Conclusion: We see Brazilian interest rates increasing over the intermediate term as president-elect Dilma Rousseff will likely fail to contain inflation early in her term.


Brazil’s CPI accelerated meaningfully in October to +5.2% YoY from +4.7% YoY in September, marking the second straight monthly acceleration from its August low of +4.5% YoY. Driven largely by gains in food prices (57% of the increase), October’s CPI report comes in line with our expectations for accelerating inflation globally on the heels of QE2-based speculation, as Bernanke dares investors to lever up and chase yield globally.




More specifically as it pertains to the Brazilian economy, we’re starting to see interesting commentary out of president-elect Dilma Rousseff regarding the direction of public spending and fiscal policy. Moreover, two blatant shifts in rhetoric have her playing right into our expectations that she will be unable to contain public spending and debt accrual early in her term:


On the campaign trail, Rousseff vowed to reduce Brazil’s public debt to 28-30% of GDP from the current 42% by 2014. Now she is only committing to a more modest 400bps reduction over an unspecified period. Also, as recently as 11/3, she said she is seriously considering raising the monthly minimum wage to more than 700 reais ($412) by 2014 for a CAGR of 8.2%, which is greater than the 5.5% increase in 2011 under current President Lula’s budget. Further potential strains to the government’s budget include her commitment to reducing payroll taxes, levies on investment and taxes on prescription drugs, sanitation and electricity.


The Brazilian bond market has reacted in line with the aforementioned shifts in rhetoric. Yields on Brazil’s most actively traded debt due in 2017 have hiked 74bps since 10/15, which is roughly around the time it became evident that Rousseff would win the runoff presidential election set for 10/31. In addition to the Dilma factor, the Brazilian bond market has been correctly pricing in accelerating inflation since foreign investor participation became marginalized as a result of the central bank’s recent tax hikes on foreign inflows of capital. The Brazilian bond market is no longer just an attractive market for foreign yield-chasing capital; as such, the domestic investor base is re-pricing Brazilian government bonds as a result of their more-informed outlook for Brazilian inflation.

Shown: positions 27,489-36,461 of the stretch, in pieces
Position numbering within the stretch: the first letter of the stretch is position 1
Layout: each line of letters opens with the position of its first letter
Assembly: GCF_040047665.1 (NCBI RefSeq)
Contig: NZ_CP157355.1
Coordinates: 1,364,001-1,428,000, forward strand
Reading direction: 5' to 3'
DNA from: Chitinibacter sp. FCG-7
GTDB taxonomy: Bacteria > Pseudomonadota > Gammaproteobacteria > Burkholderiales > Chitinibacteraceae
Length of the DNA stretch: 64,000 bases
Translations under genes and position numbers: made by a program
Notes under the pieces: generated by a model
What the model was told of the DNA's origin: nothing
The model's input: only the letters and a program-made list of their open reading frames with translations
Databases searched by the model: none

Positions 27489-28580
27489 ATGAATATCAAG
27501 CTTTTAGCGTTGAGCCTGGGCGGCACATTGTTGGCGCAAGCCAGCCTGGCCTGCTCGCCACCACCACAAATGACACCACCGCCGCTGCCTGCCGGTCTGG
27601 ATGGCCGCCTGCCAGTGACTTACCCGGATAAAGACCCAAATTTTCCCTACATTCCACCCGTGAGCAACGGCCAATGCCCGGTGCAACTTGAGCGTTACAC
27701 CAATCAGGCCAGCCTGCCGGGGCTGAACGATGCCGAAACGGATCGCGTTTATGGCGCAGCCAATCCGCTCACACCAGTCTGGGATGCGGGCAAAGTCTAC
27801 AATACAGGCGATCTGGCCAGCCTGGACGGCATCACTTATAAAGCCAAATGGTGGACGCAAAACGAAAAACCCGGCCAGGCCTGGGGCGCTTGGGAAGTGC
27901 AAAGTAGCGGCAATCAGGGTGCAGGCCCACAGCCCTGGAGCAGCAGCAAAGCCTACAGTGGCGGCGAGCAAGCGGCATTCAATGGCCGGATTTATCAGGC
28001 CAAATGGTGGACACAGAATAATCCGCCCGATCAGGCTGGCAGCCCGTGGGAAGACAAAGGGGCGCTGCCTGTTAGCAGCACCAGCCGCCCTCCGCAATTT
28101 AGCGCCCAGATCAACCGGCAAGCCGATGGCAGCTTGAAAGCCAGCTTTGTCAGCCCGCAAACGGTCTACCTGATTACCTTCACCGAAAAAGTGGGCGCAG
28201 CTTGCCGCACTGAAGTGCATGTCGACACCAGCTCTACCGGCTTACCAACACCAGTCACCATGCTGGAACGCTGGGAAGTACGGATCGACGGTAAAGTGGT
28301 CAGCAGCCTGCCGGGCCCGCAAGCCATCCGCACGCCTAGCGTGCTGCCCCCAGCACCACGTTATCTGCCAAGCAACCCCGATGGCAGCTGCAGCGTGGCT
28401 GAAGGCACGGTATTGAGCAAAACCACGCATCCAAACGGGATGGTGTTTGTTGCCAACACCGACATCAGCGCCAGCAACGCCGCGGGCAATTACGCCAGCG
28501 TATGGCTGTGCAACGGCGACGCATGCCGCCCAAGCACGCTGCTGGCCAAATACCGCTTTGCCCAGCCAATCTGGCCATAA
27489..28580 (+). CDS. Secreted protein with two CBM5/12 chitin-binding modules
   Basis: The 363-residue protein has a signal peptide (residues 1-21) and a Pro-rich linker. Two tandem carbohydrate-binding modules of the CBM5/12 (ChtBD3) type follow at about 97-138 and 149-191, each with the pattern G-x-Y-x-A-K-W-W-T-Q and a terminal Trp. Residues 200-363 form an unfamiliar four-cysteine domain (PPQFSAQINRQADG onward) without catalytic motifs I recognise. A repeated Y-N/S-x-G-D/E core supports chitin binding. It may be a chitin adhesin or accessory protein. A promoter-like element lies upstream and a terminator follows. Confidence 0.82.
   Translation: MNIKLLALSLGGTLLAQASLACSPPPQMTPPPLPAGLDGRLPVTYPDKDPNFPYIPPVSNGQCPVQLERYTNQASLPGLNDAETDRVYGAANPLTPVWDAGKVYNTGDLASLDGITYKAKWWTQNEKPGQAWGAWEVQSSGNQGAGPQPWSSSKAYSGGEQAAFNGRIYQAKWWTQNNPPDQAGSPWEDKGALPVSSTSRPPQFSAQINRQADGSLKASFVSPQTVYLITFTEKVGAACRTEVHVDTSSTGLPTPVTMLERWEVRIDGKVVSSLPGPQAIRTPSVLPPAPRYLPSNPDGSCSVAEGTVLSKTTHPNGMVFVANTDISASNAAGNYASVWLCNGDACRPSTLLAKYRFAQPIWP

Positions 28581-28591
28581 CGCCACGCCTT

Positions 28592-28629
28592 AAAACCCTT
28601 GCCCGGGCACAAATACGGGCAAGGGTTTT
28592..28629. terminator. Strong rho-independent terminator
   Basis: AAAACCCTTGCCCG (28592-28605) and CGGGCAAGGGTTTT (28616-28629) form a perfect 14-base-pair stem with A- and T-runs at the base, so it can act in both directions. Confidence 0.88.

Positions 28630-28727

Further supporting the outlook for accelerated inflation is a healthy and robust Brazilian consumer base, which is being supported by a significant confluence of tailwinds: Brazil’s unemployment rate decelerated 50bps MoM to a record low in September, coming in at 6.2%. Average real incomes also increased +1.3% MoM and +6.2% YoY and the latest data (April-July) show Brazilian consumer borrowing rates are at the lowest level since 1995 (6.74% per month).


All told, the direction of fiscal policy and consumer demand will continue to put upward pressure on Brazilian inflation and interest rates over the intermediate-to-long term, necessitating the need for future rate hikes. While we don’t currently have a position, we remain favorably disposed to the Brazilian real against the U.S. Dollar over the long term, largely based on diverging growth prospects. Furthermore, we remain bullish on the Brazilian consumer as one of the top long-term TAIL consumer plays in global macro. The intermediate term inflation and interest rate headwinds are, however, something to consider as it relates to the entry/exit timing on any investments.


Darius Dale


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